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Pork and beer and lovely native customers set the stage for a harmonious tradition.
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Mucho-macho these guys have been partying non-stop since last night with no end in sight. The traditional Mayan drink for this festival is called balché, (Latin: lonchocarpus longistylus Pittier) and is make by fermenting the bark and roots of a tropical tree of 18 meters of that same name combined with anise and cinnamon. Tradition has yielded to expedience and beer is now easier.
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Topping off for the parade and dance that follows with youthful exuberance coupled with old time tradition, the neighborhood unites.
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Getting in step for the dance with a preview performance bedecked in Mayan tradition.
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These lovely girls are our good neighbors.
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Under way in a cloud of pyrotechnic explosions that shatters the tranquility of Emiliano Zapata Norte the New Years Day parade gets under way.
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“Pol kek’en” festival or “Danza de la Cabaza de Cochino”, (Dance of the pig’s head). Each participating household features a roasted pig’s head on a platter dancing in the parade.

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Catholic Saints have no trouble intermixing with traditional Mayan pageantry.
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The musical tune of the New Years Day Parade is traditional and played note for note the same throughout all the Mayan communities
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As the parade meanders through Emiliano Zapata Norte past participating households they in turn join in the ever growing parade only stopping now and then for a blast of pyrotechnics and more dancing.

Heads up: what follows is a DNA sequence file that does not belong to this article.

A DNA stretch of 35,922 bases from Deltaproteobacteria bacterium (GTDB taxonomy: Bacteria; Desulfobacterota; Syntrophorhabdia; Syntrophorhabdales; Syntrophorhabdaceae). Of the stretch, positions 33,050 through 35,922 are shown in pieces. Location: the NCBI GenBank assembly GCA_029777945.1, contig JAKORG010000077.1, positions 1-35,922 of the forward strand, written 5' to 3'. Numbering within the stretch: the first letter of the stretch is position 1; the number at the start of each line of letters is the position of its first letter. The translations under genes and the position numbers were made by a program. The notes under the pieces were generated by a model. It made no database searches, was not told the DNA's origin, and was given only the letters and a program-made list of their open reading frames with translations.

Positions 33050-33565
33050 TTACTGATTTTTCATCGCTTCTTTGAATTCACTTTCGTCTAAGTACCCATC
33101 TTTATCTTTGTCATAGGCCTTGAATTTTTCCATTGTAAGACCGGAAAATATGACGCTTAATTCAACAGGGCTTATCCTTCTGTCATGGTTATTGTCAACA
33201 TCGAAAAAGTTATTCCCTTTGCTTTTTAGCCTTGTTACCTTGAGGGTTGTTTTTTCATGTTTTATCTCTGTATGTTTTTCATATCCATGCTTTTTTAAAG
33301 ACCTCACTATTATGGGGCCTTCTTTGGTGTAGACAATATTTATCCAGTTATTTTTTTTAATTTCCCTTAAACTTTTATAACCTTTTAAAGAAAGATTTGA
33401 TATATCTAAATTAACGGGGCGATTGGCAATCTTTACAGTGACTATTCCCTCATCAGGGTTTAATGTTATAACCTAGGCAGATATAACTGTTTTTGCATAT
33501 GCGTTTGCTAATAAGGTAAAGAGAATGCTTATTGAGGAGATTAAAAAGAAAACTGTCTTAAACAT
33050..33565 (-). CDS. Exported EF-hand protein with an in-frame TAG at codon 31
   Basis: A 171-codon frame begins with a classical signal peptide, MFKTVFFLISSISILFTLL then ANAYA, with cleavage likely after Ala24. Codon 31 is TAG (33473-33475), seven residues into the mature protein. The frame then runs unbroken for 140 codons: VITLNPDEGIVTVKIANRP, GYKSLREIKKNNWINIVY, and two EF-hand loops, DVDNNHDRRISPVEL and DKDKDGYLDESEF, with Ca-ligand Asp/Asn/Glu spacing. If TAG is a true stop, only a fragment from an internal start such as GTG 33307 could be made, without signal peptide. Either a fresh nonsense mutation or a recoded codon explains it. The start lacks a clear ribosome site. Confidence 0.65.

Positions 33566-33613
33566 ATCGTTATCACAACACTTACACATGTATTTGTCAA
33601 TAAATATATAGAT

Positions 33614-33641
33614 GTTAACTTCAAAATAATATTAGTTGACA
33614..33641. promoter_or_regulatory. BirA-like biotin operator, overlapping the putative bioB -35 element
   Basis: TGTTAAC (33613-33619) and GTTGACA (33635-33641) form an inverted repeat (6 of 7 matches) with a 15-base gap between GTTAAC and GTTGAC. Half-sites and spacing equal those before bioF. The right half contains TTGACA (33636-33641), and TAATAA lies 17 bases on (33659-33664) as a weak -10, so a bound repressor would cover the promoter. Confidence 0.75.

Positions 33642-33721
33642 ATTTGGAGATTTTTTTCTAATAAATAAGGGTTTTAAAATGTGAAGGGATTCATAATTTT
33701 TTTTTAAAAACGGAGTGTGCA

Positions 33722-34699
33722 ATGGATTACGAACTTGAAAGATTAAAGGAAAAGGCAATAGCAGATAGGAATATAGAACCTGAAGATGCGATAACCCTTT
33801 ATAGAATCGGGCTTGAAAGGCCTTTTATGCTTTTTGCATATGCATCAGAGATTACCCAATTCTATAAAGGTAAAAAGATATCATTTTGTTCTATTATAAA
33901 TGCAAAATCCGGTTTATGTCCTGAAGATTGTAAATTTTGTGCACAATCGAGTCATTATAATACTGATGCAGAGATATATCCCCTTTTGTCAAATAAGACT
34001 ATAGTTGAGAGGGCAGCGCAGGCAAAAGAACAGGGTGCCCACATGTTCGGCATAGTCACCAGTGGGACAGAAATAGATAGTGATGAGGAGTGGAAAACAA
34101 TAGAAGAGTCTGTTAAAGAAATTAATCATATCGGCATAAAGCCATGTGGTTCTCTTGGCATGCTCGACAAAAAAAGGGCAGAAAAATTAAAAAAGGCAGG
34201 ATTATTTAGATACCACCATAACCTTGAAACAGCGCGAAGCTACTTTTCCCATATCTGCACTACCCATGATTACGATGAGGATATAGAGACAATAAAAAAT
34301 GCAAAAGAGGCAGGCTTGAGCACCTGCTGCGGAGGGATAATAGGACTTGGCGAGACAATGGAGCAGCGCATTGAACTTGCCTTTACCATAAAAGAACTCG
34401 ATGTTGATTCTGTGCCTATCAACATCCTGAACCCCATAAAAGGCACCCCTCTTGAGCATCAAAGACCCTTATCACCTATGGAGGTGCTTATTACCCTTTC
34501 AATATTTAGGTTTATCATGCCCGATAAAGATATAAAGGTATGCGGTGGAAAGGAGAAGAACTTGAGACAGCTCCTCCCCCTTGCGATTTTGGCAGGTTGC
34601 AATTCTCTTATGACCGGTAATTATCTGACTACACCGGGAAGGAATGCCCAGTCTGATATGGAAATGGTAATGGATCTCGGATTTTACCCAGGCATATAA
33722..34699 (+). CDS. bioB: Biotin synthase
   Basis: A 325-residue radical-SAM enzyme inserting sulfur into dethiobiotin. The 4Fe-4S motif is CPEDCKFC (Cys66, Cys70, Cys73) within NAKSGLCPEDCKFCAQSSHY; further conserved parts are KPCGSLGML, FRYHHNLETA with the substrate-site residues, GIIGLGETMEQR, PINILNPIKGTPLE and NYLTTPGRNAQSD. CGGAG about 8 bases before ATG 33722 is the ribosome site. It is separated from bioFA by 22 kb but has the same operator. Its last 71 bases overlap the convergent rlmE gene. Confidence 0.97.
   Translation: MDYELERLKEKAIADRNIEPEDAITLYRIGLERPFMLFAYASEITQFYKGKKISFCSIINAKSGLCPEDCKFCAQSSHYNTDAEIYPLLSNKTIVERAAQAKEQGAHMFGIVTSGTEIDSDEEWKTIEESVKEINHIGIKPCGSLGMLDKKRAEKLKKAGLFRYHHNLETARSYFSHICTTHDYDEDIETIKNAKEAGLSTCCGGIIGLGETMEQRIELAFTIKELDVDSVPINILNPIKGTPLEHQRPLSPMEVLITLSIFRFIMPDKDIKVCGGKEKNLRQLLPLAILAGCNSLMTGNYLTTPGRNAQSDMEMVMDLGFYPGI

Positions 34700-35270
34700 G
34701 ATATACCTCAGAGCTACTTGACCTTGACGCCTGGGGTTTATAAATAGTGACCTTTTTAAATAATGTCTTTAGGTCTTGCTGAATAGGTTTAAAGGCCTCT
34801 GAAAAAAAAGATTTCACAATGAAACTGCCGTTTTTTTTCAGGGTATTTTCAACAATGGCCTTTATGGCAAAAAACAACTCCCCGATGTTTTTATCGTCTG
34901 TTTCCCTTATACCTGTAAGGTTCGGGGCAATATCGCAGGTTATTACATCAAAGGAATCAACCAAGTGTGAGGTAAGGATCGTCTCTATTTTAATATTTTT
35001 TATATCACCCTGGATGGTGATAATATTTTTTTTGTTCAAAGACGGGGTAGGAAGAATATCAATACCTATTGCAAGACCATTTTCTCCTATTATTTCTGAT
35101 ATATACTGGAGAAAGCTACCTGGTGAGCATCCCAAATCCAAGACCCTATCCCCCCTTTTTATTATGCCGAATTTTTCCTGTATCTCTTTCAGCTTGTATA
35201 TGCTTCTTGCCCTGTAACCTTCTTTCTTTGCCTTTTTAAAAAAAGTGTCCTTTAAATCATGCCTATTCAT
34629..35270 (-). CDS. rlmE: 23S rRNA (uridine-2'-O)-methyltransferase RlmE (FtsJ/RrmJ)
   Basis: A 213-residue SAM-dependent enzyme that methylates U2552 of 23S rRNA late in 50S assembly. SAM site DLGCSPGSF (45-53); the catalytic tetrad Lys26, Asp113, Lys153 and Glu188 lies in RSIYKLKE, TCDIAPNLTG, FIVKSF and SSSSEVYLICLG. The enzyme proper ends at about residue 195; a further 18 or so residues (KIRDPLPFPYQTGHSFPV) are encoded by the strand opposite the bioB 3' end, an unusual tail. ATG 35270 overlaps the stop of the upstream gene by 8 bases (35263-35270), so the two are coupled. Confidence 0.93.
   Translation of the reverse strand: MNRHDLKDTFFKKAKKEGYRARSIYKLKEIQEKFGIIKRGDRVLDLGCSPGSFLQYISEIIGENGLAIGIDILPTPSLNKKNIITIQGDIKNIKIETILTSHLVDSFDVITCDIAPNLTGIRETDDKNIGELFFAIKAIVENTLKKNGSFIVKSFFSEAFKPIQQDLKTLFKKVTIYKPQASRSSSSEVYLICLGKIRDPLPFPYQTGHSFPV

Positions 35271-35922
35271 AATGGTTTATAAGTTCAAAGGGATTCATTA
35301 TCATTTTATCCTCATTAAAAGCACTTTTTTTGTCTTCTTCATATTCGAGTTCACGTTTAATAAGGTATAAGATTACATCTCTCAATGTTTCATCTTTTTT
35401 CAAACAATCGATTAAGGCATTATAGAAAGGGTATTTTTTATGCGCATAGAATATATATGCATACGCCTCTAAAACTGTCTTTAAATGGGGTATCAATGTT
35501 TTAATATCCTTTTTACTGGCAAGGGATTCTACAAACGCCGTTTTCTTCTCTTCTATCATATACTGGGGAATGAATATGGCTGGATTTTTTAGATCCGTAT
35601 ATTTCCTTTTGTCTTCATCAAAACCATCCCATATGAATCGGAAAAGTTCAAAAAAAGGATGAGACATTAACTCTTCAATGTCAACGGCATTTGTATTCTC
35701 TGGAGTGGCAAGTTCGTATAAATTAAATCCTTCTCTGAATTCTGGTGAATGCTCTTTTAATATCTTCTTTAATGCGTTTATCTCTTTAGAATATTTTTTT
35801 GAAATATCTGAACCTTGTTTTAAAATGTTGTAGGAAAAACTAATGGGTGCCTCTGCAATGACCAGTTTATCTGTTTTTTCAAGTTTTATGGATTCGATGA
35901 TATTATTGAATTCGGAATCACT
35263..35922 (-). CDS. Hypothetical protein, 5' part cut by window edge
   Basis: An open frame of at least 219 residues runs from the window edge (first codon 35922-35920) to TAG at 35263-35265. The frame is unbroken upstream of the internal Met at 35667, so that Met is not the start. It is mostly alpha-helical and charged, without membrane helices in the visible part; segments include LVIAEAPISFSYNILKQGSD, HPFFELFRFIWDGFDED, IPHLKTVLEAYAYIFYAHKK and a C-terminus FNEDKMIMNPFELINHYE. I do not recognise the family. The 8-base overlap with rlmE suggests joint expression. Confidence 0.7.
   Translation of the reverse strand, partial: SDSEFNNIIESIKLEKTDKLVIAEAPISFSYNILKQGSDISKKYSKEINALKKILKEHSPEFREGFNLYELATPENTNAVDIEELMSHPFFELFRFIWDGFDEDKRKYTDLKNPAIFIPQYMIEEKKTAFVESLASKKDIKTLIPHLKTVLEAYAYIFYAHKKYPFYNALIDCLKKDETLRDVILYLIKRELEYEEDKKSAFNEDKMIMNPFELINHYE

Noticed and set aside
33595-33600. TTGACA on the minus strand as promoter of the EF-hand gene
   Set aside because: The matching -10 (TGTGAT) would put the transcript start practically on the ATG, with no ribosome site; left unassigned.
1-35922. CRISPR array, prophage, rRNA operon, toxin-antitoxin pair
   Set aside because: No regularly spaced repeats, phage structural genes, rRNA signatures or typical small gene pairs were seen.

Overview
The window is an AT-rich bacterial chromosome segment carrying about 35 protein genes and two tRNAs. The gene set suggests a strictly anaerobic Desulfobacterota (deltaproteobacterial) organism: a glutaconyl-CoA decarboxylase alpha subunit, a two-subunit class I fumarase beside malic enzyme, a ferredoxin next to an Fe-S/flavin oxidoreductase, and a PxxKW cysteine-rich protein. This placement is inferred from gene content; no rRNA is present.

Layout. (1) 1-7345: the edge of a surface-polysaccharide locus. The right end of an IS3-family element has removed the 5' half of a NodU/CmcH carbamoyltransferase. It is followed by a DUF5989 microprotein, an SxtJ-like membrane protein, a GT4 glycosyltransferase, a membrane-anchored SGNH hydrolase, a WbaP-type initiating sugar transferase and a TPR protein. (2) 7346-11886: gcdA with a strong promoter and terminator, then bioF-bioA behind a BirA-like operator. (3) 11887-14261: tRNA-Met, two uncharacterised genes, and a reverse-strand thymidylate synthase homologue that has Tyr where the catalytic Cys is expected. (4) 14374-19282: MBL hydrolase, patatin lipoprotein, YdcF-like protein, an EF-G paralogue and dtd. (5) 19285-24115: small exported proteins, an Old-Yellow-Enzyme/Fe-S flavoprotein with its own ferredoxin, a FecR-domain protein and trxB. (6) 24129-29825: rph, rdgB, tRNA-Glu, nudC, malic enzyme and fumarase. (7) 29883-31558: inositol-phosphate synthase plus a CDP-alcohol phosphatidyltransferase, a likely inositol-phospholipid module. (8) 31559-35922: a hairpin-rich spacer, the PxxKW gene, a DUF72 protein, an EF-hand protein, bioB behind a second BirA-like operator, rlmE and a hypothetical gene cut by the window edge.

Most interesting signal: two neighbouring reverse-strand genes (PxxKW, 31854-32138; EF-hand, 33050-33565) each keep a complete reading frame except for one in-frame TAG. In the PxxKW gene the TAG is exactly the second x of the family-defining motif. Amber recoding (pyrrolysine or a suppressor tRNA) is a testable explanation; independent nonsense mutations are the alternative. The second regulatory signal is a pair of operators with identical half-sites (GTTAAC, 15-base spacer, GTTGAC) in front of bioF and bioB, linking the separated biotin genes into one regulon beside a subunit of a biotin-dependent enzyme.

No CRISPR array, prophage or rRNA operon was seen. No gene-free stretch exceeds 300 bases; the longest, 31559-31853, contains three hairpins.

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Our lovely good neighbors of seventeen years make the neighborhood a good place to be.
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Catholic Saints are honored along with the Mayan ceremony that has maintained a flexibility to facilitate it to survive in some type of harmony for nearly five centuries.
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We live in one of the few holdouts to traditional Mayan community activities.
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Even the children are brought up to partake in their ancestral pageantry and almost all still speak their native tongue of Maya though less and less daily dress in their traditional costume.
You don’t have to go far from the big city of Mérida to find villages where one in all speak Maya and dress in traditional attire.
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Don Juan our good neighbor is one of the active participants who keeps this family heritage alive and makes our neighborhood a close community.
The festival season in Yucatan begins on December 12th, Lupita Day and continues on until the 6th of January, Three Kings Day.
It seems like the party season only builds to a crescendo without a slack or letup…this is Yucatán, Mexico!

Xcanchakan and Mahzucil: A bicycle and bus day trip out of the tourist loop

January 3, 2008

Xcanchakan panaram

For the story, click here to link to Xcanchakan and Mahzucil page.

map Xcanchakan

For the story, click here to link to Xcanchakan and Mahzucil page.